All three of these aspects should be focused on creating an environment where people want to show up!
a) Company culture
Company culture encapsulates the core vision and shared values, goals, behavioral and procedural norms that shape your organization both internally, for employees, and externally, for the public.
It is a mélange of management styles and organizational structure on the one hand and the personalities of your employees on the other hand.
b) Technological environment
The technological environment includes all the tools we use to perform our tasks to a high standard. The advancements in digital technology remodel work as we know it.
The industrial mentality shifted, as the knowledge economy workers can work from everywhere on their laptops – not only from the office desk and be just as efficient or even more so.
Whether they are in the office or work remotely, your employees expect you to provide the best tools available for doing their jobs. That includes finding new and better ways to improve communication, giving and receiving feedback, and a transparent flow of information.
c) Physical environment
Rest assured: the work environment impacts your employee’s ability to concentrate and focus on their tasks. Everything you can see, hear, smell, touch, or taste is part of the physical environment.
Working in a place that happily stimulates the senses makes employees more productive and improves their well-being.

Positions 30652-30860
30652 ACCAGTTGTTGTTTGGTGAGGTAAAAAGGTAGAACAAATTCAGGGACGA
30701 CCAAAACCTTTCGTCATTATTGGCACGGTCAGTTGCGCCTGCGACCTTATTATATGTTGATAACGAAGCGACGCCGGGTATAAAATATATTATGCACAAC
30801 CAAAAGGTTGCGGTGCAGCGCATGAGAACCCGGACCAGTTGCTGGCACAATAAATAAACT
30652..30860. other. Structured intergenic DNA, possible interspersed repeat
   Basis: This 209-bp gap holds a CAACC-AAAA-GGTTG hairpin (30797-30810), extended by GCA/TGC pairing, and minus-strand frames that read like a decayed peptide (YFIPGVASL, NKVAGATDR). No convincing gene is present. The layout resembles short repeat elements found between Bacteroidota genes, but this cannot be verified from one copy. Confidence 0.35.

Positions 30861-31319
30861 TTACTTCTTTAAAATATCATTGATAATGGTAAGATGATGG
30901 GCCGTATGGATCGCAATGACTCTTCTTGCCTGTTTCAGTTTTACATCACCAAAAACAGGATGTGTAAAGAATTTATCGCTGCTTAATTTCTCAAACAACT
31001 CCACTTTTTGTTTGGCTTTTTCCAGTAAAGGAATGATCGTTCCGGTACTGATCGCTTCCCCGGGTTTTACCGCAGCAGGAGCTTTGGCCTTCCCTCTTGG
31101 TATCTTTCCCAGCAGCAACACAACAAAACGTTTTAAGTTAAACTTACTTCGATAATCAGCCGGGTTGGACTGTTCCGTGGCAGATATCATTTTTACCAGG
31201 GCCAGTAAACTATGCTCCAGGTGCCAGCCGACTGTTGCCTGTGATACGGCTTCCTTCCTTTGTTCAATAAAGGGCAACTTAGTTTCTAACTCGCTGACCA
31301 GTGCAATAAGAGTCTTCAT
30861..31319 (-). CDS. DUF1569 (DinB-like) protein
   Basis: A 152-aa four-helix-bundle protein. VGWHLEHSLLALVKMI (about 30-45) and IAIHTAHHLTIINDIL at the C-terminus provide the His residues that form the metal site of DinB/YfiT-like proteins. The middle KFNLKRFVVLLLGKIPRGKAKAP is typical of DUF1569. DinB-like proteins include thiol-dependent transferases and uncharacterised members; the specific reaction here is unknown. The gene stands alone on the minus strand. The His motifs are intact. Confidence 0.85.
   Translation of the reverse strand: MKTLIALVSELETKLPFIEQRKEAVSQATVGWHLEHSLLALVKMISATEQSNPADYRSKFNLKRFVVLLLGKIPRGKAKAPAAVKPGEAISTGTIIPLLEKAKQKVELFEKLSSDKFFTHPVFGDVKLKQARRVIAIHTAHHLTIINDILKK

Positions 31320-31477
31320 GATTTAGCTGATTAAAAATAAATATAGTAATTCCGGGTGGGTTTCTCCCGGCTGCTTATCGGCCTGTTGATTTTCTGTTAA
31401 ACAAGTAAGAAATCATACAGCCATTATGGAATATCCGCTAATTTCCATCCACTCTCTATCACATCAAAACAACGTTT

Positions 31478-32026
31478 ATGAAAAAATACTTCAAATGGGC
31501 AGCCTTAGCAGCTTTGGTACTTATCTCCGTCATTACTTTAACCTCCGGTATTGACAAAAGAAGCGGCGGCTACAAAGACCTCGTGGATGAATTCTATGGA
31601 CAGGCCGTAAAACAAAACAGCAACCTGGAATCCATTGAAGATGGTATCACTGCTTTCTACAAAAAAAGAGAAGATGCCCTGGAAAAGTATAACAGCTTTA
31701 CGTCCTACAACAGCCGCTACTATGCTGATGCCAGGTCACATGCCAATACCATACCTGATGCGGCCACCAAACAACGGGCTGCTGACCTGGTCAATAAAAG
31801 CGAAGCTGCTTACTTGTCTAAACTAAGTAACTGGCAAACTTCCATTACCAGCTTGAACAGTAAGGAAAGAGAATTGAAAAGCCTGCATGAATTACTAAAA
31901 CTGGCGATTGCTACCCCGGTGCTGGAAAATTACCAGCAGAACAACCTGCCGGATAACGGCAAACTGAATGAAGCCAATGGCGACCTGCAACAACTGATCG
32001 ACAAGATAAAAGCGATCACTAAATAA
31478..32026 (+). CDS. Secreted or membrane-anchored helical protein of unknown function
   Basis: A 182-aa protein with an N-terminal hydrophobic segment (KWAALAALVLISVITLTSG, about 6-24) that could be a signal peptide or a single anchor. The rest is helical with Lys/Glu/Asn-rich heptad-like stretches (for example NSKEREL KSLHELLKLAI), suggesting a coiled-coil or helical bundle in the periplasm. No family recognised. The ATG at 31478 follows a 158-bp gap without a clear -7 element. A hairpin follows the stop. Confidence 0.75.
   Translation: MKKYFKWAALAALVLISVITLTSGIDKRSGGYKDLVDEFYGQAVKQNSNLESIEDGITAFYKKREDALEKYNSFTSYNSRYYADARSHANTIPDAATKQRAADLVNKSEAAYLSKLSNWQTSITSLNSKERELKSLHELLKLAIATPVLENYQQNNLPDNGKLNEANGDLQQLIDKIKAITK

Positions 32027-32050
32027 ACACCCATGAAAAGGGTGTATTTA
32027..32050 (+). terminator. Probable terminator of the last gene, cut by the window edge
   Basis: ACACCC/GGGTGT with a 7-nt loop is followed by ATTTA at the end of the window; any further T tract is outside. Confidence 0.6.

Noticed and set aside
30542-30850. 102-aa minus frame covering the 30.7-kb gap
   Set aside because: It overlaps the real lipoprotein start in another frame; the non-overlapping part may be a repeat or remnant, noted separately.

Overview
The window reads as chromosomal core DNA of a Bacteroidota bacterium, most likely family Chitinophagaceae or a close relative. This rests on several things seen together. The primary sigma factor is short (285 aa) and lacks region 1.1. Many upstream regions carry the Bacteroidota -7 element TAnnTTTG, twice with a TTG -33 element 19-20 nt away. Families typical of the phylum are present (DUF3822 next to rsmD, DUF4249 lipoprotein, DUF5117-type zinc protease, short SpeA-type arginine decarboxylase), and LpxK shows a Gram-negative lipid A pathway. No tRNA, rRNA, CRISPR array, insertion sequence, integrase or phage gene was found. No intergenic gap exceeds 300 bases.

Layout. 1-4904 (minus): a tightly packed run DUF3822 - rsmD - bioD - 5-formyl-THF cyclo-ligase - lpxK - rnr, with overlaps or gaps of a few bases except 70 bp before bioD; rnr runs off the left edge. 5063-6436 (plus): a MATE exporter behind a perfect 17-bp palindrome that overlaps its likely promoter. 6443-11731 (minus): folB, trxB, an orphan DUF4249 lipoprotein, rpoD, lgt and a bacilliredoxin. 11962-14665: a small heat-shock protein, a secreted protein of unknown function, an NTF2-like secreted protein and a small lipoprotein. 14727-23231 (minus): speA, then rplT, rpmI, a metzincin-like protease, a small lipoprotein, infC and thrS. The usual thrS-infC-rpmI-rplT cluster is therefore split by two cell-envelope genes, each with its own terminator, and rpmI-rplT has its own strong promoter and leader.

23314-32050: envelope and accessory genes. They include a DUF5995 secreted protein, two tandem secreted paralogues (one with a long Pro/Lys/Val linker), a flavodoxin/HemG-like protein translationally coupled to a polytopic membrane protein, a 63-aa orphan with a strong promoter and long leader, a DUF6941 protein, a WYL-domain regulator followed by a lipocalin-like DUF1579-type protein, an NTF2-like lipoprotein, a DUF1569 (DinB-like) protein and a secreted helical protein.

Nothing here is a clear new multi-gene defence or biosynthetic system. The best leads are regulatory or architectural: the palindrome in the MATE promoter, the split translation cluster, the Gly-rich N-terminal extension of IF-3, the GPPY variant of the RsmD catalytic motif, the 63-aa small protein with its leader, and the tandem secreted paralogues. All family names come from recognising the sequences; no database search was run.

You cannot design a strategy and expect it to work unless you know where you are heading and what you are trying to achieve.
If you reduce things to their basics, employee experience builds on three critical goals.
High levels of productivity
Employee productivity is the ultimate goal of any business. An excellent employee experience makes people happy, creative, and loyal. The secret ingredient of productivity is employee happiness.
"Productivity isn’t everything, but, in the long run, it is almost everything." Paul Krugman
Excellent working condition
Everything from a comfortable chair, a modern laptop, or a smartphone to flexible working arrangements impacts your employee experience. Providing an employee-centered work environment that helps them feel great about their work can help increase their motivation and productivity and improve employee relations.
"It is to the real advantage of every producer, every manufacturer, and every merchant to cooperate in the improvement of working conditions because the best customer of American industry is the well-paid worker." Franklin D. Roosevelt
Higher employee retention rates
Employee experience can make or break your company’s ability to retain or attract new employees. If people stay with your company over the long term, the chances are that your employee experience is of high quality. On the other hand, good people will leave if your employee experience doesn’t measure up to their expectations.
"You should define and design your Employee Experience, not just monitor it. The CEO should think about EX as one of the most important design issues in the company. Done well, the EX program drives employment brand, productivity, engagement, retention, and customer success." Josh Bersin
Employee experience is a holistic concept that starts before the employee starts working for you and ends after terminating the working relations between you two.